Education in the United States has a long history, since the movement of Common Education with Horace Mann. The goal was to create a system that will function as an agent to Americanizing the citizens. Since that time, the philosophy of educating the American has not change much. The school has always been a sites and agencies of “Americanism” by using English-only language and Anglo-Protestant culture textbooks that reflect their curriculum. Students from marginalized culture felt their education experience is “too much schooling and very little education” and wanted no part in Anglo-Protestant society (Kharem & Villaverde, 2002). Anglocentric culture doesn’t only prevail in school but also in popular knowledge in the nation’s parks, museums, and other public sites (Banks, 2001). But society in general has undergone drastic development since the time of Horace Mann. We changed so rapidly recent with the civilization advancement.
Multicultural Education calls to reform the U.S.’s education in order to meet the current culture climate to be more modern and democratic. The idea aims to bring the focus of learning activity on the individuals’ personal development and identification. That is opposing to the current practice of teaching the individual into become the society’s identification. It can open up a new avenue in Deaf Plus Education. It could refine the inclusive education into ways that will empower the students to take responsible of their learning experience. The task itself may seem to be daunting but it can be accomplish with a right recipe. One example with the traditional standardized formal test, it focused on a discrete area of a specific language that doesn’t account for culture diversity. That reflected on Multicultural Education and Deaf Education and Special Education because these groups experience marginalized results on the test unless they assimilate with the mainstream-centric long enough to step into the society’s identification to perform outstanding on the test.
To give you a sight idea of multicultural education philosophy, James Banks offer four approaches to address the reform. The approaches works like stages, from the basic to the advance. It will give the school some transition time to allow the reform to take effect. The first stage is contribution from the likes of the ethnics’ history, art, food, dance, and on. Additive approach is the next stage and the school can add materials, unit, and course but the curriculum remains unchanged. In order for the curriculum to face change, they need to undergo transformative approach to restructure the new materials that was added from the additive approach. Last, social approach will allow the students to create social actions responding to the issues they learn in class.
In Nieto & Johnson’s paper, they discuss how multicultural education doesn’t give enough attention to disability and deafness although disability represents around 20% of the population in the US. That is 1 out of 5 person are disabled, whether it is short term or permanent, mild or severe, and etc… The authors felt it was important for disability to receive multicultural framework to increase their academic achievement and reduce stereotype. They also felt that multicultural education focus more on changing the attitude of the society instead of focusing on accommodations without considering the disability’s perspective. They use cultural immersion as a strategy to teach their students to reduce stereotype. They believe that personal contact to those who are stereotyped provides realistic and humane view. One of their cultural immersion activities is called “cultural plunges” and it proves to be effective in increasing awareness of individual’s stereotypes and help reduce them.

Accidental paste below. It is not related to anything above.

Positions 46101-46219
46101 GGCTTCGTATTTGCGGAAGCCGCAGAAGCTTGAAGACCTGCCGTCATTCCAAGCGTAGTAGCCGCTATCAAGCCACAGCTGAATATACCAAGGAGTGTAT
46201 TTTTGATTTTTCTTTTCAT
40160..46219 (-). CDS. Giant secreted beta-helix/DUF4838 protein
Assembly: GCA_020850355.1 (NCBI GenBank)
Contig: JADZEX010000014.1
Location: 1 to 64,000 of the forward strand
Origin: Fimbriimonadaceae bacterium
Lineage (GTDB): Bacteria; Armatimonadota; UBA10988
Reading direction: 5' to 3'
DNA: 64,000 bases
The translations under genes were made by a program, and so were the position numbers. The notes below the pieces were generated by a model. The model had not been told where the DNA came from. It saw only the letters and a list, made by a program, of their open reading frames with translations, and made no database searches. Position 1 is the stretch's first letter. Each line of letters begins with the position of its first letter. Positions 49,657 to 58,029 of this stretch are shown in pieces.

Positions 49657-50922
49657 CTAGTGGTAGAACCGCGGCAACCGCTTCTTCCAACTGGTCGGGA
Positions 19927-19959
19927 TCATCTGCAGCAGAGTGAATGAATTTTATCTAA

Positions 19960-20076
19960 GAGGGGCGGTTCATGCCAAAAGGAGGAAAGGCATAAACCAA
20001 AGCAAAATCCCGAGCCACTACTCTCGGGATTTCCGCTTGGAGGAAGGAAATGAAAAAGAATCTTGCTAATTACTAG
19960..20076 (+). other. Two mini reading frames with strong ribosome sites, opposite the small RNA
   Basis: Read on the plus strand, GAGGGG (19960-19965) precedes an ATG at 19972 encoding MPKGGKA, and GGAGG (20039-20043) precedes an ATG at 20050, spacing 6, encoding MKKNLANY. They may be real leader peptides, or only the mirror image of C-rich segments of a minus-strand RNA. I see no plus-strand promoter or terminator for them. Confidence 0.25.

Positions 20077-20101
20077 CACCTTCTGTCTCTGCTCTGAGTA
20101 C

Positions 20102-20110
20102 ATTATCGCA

There are number of lesson the students felt they received from their experience. They realized it is important that stereotypes get in the way to know an individual because the prejudgments are often inaccurate. The biased the students grew up unconsciously were being challenged via direct experience. The students felt shamed and guilt largely because of their realization of their stereotypes and biased toward the individuals. The students also felt direct interaction via cultural plunges teaches lesson that other form of education cannot replicate. This type of learning also has lasting impact other memorization and regurgitation. These lessons the students experienced showed that they are changing their attitude toward respecting each individuals’ character, personality, preference, and much more.
Banks, J. A. (2001). Approaches to Multicultural Curriculum Reform. In Banks, J. A., & Banks, C. A. (Eds).
Multicultural Education: Issues and Perspectives, (4th ed) (225-246). Seattle, WA: Wiley.
Kharem, H. & Villaverde, L.E. (2002). Teacher Allies: The Problem of the Color Line. In Soto, L. D. (Ed).
Making a Difference in the lives of Bilingual/Bicultural Children (195-210). New York, NY: Peter
Nieto, J., Johnson, J.R. 2007. Truly Inclusive? Disability and Deaf Experience in Multicultural Education. Perspectives on Urban Education. University of
Pennsylvania Graduate School of Education’s Online Urban Education Journal 5 (1), retrieved from http://www.urbanedjournal.org/node/155